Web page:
It would be interesting to study the correlation of density with social fabric metrics.  One might expect that increased density fosters increased public space interactions out of the necessity of sharing less space with others, especially if walkability scores are increased as a result.  In contrast, it seems to me that in our less dense and auto-centric suburbs today, many don't know or socialize with their neighbors in the same way.  Importantly, I think this pattern of reduced socialization is most impactful with our youth. 

With less socialization, one would expect more isolation, compartmentalization, less understanding of others, cooler to colder interactions due to a lack of personalizaton, etc.  Extending this thought, this might lead to more divisiveness, social friction and maybe crime not to mention a breakdown of community support systems, increased mental health issues, lower quality of life and shorter life spans (as socialization has been demonstrated to be a key to living longer).  We see many of these issues in our world today.

To be clear, there are sure to be many other contributing factors to the quality of the social fabric such as the use of technology to replace personal and direct interactions, income levels, discrimination, etc.

Tacachale

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My guess would be urban renewal and destruction of dense neighborhoods like Brooklyn, LaVilla, East Jacksonville, Downtown, Hansontown, Sugar Hill and Eastside between 1950 and the 1990s would be the largest reason for the drop for the 30 square mile original city. At their height, the denser neighborhoods named would have been close to or above 10,000 people per square mile. They had large household sizes and were densely packed. After that, a reduction of household sizes is the sure fire culprit for the declines in recent decades.

One other thing that doesn’t get enough attention is that across most demographic groups, people on average are having kids later. That has an impact on the number of generations of a family alive at the same time, not to mention living together.
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heights unknown

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I want someone, anyone to correct me if I am wrong, and/or tell me what you think, but when the city consolidated back in1968, THAT in and of itself (as selected by the voters), permanently eradicated the old city limits and city government, forever, and they no longer apply. So, we can deduce that the new city limits, which gobbles up and encompasses most of Duval County is now and forever the rule unless the city wants to go back and restructure/create "new" city limits and ask the voters to cancel consolidation and adopt new city limits for the City of Jacksonville. Just thinking...cause myself, and others (mostly me) are stuck on comparing what we were and what we now are, and bringing up the subject of Jax not being who it really should be (versus and comparing with the old city limits/core/urban areas, etc.). So I guess what we all should do is just accept the fact that Jax is a City of over 900,000 people, lacking and falling short in a lot of areas but very sparse in population, with weak and spread out density, and just hope that maybe some day before we all croak, the city overall and in general, in and of itself will "catch up" with the population; and that includes vibrancy downtown in the urban core, our skyline, and in general the whole city!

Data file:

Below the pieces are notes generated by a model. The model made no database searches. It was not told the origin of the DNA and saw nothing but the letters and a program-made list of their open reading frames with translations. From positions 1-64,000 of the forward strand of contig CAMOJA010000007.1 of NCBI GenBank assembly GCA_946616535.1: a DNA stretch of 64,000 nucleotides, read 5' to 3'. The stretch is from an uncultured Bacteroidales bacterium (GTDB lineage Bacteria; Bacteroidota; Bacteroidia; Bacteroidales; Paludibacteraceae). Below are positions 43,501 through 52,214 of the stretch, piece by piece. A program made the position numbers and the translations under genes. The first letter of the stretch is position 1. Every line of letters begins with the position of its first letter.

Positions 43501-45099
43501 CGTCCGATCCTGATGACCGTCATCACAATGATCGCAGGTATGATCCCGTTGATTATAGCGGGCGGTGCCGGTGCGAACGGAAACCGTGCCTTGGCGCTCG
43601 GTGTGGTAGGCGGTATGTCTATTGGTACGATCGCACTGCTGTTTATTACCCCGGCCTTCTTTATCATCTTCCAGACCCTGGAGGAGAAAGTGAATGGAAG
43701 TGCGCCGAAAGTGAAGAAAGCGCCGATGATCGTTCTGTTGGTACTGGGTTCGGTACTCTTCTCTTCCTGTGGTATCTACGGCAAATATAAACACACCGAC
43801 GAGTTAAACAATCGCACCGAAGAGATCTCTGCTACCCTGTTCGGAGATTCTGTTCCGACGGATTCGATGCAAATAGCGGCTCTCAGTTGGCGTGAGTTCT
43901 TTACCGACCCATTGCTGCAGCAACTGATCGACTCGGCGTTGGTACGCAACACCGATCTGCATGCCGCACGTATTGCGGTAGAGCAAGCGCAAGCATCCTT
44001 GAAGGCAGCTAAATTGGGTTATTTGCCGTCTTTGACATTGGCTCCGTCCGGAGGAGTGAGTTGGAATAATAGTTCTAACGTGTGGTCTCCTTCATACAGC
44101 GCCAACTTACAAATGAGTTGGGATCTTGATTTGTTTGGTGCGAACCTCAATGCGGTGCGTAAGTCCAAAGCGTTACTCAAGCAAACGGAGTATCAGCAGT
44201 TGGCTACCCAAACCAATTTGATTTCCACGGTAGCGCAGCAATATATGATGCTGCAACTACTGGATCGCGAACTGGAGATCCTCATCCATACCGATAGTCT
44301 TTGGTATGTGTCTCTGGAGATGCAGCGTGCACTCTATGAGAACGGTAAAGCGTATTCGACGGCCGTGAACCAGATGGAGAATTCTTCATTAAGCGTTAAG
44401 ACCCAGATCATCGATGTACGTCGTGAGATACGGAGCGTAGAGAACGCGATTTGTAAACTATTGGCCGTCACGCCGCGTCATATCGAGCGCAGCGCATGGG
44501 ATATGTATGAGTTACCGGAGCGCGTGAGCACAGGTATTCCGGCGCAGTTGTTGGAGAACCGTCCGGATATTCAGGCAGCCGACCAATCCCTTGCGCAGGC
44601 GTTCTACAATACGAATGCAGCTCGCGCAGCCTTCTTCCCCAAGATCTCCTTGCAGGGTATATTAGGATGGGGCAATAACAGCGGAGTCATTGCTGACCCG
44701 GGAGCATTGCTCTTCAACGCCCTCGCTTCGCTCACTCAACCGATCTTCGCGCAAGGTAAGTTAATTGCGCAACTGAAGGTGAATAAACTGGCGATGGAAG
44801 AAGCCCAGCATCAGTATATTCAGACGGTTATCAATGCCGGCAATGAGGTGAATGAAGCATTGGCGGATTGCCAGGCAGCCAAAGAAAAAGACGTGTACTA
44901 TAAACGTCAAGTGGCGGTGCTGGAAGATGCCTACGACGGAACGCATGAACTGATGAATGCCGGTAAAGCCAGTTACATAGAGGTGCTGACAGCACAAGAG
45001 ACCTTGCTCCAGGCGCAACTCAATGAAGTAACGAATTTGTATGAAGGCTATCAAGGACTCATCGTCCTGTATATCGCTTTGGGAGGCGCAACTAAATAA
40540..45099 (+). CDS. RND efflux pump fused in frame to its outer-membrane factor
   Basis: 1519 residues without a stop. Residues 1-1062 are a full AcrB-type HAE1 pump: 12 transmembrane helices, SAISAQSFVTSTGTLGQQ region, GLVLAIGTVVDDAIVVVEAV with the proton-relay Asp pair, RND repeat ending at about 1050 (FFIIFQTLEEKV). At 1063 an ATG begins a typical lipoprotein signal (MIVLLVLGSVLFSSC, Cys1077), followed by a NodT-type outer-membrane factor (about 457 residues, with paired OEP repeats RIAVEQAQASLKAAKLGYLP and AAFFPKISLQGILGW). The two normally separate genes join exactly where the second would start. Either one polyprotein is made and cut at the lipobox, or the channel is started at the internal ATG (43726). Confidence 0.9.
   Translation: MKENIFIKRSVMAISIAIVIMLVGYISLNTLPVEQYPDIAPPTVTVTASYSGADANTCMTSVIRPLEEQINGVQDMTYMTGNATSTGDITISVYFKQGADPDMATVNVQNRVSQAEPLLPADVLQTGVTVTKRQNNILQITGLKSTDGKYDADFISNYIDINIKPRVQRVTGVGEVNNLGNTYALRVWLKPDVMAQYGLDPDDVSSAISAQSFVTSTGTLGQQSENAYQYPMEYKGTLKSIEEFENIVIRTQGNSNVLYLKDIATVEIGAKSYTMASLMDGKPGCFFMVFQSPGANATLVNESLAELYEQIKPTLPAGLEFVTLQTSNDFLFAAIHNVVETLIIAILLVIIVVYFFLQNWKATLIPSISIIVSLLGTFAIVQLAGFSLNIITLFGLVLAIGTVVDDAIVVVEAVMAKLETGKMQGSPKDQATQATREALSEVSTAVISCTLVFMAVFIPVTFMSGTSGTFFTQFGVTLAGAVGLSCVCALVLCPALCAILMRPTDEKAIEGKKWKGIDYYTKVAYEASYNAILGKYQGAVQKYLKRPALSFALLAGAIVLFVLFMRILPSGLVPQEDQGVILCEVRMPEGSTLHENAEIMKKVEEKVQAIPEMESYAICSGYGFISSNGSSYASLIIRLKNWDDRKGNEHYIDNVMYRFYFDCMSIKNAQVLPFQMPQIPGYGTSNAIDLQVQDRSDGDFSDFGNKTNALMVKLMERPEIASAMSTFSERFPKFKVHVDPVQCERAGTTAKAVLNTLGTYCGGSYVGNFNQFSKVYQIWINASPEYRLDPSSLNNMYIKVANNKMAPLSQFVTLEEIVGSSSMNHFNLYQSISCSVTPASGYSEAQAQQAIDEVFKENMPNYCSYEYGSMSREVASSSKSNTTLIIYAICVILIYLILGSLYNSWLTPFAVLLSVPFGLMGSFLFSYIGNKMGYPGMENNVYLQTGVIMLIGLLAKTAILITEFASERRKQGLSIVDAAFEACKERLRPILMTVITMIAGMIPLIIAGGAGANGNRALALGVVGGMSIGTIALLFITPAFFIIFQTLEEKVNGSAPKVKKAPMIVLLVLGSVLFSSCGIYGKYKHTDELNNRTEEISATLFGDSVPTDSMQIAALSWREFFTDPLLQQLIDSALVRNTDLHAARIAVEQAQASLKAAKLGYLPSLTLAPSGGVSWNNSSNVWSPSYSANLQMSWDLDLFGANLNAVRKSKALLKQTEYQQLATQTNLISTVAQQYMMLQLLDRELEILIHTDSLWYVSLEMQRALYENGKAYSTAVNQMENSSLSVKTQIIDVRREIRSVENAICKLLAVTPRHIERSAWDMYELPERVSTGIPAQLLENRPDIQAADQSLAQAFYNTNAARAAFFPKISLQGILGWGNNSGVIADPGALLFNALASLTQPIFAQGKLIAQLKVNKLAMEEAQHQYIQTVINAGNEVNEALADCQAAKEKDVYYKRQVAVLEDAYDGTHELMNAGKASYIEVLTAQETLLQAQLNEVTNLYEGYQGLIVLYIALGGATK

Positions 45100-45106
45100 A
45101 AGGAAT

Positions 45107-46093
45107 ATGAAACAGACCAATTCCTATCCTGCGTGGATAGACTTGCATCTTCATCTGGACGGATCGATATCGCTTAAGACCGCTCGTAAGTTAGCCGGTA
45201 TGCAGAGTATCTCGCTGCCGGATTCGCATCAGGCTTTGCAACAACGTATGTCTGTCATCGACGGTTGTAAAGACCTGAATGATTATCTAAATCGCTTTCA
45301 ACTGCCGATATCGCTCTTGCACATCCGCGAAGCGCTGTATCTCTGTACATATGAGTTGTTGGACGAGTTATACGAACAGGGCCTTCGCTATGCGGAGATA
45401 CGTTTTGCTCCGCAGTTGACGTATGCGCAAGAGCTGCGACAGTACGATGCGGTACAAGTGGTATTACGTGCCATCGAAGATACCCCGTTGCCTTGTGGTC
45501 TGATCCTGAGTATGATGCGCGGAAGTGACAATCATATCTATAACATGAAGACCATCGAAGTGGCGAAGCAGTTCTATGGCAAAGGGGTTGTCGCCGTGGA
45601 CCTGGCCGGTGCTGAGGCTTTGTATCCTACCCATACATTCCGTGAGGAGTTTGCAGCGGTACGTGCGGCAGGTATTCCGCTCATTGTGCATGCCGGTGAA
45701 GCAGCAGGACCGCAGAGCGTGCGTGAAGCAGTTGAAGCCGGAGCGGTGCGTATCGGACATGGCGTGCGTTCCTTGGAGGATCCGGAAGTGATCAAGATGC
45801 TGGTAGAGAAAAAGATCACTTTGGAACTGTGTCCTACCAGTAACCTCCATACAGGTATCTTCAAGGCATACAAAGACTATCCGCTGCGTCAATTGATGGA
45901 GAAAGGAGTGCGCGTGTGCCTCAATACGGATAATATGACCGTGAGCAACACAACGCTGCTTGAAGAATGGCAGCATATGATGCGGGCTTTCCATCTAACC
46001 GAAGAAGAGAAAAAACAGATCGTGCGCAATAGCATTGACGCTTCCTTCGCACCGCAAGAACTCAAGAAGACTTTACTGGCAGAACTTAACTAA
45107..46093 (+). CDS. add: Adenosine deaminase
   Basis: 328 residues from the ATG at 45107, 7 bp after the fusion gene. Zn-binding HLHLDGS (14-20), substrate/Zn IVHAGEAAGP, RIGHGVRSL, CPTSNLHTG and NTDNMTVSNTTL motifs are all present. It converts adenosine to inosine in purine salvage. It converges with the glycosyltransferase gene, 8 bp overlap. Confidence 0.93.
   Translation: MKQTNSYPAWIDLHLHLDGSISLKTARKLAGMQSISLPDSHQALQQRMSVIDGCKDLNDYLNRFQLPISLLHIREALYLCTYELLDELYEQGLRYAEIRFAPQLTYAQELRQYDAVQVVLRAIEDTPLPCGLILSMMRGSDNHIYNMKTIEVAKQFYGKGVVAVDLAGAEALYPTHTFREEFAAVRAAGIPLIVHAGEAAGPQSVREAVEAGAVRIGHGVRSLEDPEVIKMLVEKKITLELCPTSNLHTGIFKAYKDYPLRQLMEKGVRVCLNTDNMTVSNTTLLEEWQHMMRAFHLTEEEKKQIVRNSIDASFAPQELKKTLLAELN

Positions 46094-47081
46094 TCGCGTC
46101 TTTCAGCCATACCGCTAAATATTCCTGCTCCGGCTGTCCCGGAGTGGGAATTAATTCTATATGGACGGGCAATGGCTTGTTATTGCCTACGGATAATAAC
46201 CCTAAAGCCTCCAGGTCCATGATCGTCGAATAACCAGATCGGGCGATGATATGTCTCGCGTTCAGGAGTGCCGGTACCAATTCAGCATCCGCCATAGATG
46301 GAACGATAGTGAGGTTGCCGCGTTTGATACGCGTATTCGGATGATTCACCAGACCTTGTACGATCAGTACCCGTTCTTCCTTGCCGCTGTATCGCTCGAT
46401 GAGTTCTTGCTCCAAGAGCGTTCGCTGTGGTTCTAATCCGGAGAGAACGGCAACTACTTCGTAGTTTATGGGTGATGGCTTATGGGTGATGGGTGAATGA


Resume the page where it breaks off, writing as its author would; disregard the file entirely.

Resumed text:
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thelakelander

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I look at Jax as being a county of over 900,000 people. When viewed that way, it looks pretty similar to most urban counties of similar size across the country. When viewed in the eyes of what a city of 900,000 is, if the definition of that is San Francisco which packs that number within a 47 square mile area, you'll always be disappointed. Jax was only a 30 square mile city of 200k with decent density prior to consolidation. So really it depends on what you believe a city of 900k should look like, then taking that example and seeing what the density of that city is. You'll likely find out that whatever example you use, is going to be significantly larger and denser than Jax, in terms of metropolitan and urban area population. On the other hand, do the same with the group of cities that were similar in size to Jax, prior to its countywide consolidation, and you'll discover that Jax has fared pretty well in comparison since the 1960s.
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bl8jaxnative

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Here's how I would approach it which, in a way, it what Lakelander is saying.

Jacksonville is a young, powt-WWII sunbelt city.   

If you're eye is looking for dense jobs and dense population, you ain't gonna find it. 

And I'd argue you don't find it in most of it's peers of a similar size in 1950 --> Phoenix, Oklahoma City, Tampa, Tulsa, Nashville, Austin, Charlotte, Salt Lake City, Norfolk, et al.


BTW, As much as Jacksonville has grown, keep in mind it wasn't much smaller than Miami at that point.  Tampa and Nashville werew a little smaller.  Phoenix half it's size.

heights unknown

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I look at Jax as being a county of over 900,000 people. When viewed that way, it looks pretty similar to most urban counties of similar size across the country. When viewed in the eyes of what a city of 900,000 is, if the definition of that is San Francisco which packs that number within a 47 square mile area, you'll always be disappointed. Jax was only a 30 square mile city of 200k with decent density prior to consolidation. So really it depends on what you believe a city of 900k should look like, then taking that example and seeing what the density of that city is. You'll likely find out that whatever example you use, is going to be significantly larger and denser than Jax, in terms of metropolitan and urban area population. On the other hand, do the same with the group of cities that were similar in size to Jax, prior to its countywide consolidation, and you'll discover that Jax has fared pretty well in comparison since the 1960s.
Thank you Lakelander...well said; and...we do get disappointed if we look at Jax as a City of over 900,000 because it does not and probably never will live up to those expectations. It is a County of over 900,000; however, a lot of people don't know Jax and when they see that it is listed as a city of 900,000 people, and they visit or move there, they are sorely disappointed. Thanks Lake.